Politics & Policy

Bad Advice from the Wall Street Journal

The Wall Street Journal’s editors suggest changing the Senate tax bill: The tax credit for children should be shrunk and the top income-tax rate brought down. These changes would, they say, protect people in high-tax states from tax increases (including owners of pass-through businesses). The only drawback to which they point is that “the income distribution tables would look modestly worse,” which doesn’t matter because critics are always going to complain that Republican plans are tilted toward the wealthy.

I think the Journal vastly overestimates the positive effect that cutting the top tax rate would have on economic growth. I don’t think its political case holds up, either.

Most of the complaints about the end of the state and local tax deduction have centered on people in the upper middle class. The Joint Committee on Taxation has produced a, yes, distribution table that shows how many voters in each income category would see tax increases under an earlier version of the Senate tax bill. It showed that the people most likely to take a hit are those making between $100,000 and $500,000 a year.

The Journal’s suggested changes to the bill would hurt almost all of those people to cut taxes for people making more than they do. The Journal wants to give fewer of those households the child tax credit and cut the amount of the credit for those who get it. Meanwhile, it wants the Senate to lower its proposed 38.5 percent tax rate to 35 percent — a change that would help only those singles making more than $500,000 and couples making more than $1 million a year. Those aren’t changes that are going to make the bill more popular, or easier to get into law.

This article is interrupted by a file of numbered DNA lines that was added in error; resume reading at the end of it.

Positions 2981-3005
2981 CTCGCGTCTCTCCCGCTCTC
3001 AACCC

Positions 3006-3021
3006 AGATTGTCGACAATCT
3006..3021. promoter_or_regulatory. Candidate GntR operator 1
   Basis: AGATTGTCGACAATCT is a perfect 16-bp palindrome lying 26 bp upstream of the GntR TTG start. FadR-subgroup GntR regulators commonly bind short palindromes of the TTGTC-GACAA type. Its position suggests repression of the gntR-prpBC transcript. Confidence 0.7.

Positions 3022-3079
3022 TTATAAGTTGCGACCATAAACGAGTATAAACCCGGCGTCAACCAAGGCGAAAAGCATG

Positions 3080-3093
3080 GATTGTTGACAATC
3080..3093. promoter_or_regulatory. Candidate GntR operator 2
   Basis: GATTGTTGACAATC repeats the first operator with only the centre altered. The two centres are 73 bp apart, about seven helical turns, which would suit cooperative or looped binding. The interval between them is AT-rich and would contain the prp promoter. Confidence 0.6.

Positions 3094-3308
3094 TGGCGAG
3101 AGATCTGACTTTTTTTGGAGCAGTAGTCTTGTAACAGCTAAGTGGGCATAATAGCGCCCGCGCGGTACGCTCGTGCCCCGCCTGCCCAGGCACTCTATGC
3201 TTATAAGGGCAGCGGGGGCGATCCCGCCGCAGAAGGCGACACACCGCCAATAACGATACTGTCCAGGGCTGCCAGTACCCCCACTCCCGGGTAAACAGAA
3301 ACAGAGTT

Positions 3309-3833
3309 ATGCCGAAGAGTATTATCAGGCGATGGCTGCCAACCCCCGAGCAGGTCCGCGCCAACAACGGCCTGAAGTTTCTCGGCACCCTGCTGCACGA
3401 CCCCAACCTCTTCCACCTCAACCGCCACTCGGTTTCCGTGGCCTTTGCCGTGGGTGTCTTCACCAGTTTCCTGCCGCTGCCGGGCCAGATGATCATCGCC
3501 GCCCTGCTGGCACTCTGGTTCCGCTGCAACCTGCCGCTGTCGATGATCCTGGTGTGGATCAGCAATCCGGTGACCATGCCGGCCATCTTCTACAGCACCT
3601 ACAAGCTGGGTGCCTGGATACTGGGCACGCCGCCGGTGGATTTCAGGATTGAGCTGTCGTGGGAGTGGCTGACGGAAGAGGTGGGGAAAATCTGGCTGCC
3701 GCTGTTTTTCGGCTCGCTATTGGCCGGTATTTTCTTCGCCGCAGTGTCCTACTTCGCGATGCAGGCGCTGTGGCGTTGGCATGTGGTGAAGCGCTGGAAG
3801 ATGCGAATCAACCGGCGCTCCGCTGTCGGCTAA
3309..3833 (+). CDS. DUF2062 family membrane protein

Ramesh Ponnuru — Ramesh Ponnuru is a senior editor for National Review, a columnist for Bloomberg View, a visiting fellow at the American Enterprise Institute, and a senior fellow at the National Review Institute.

Most Popular

U.S.

Fire the FBI Chief

American government is supposed to look and sound like George Washington. What it actually looks and sounds like is Henry Hill from Goodfellas: bad suit, hand out, intoning the eternal mantra: “F*** you, pay me.” American government mostly works by interposition, standing between us, the free people at ... Read More
Film & TV

Black Panther’s Circle of Hype

The Marvel Cinematic Universe (MCU) first infantilizes its audience, then banalizes it, and, finally, controls it through marketing. This commercial strategy, geared toward adolescents of all ages, resembles the Democratic party’s political manipulation of black Americans, targeting that audience through its ... Read More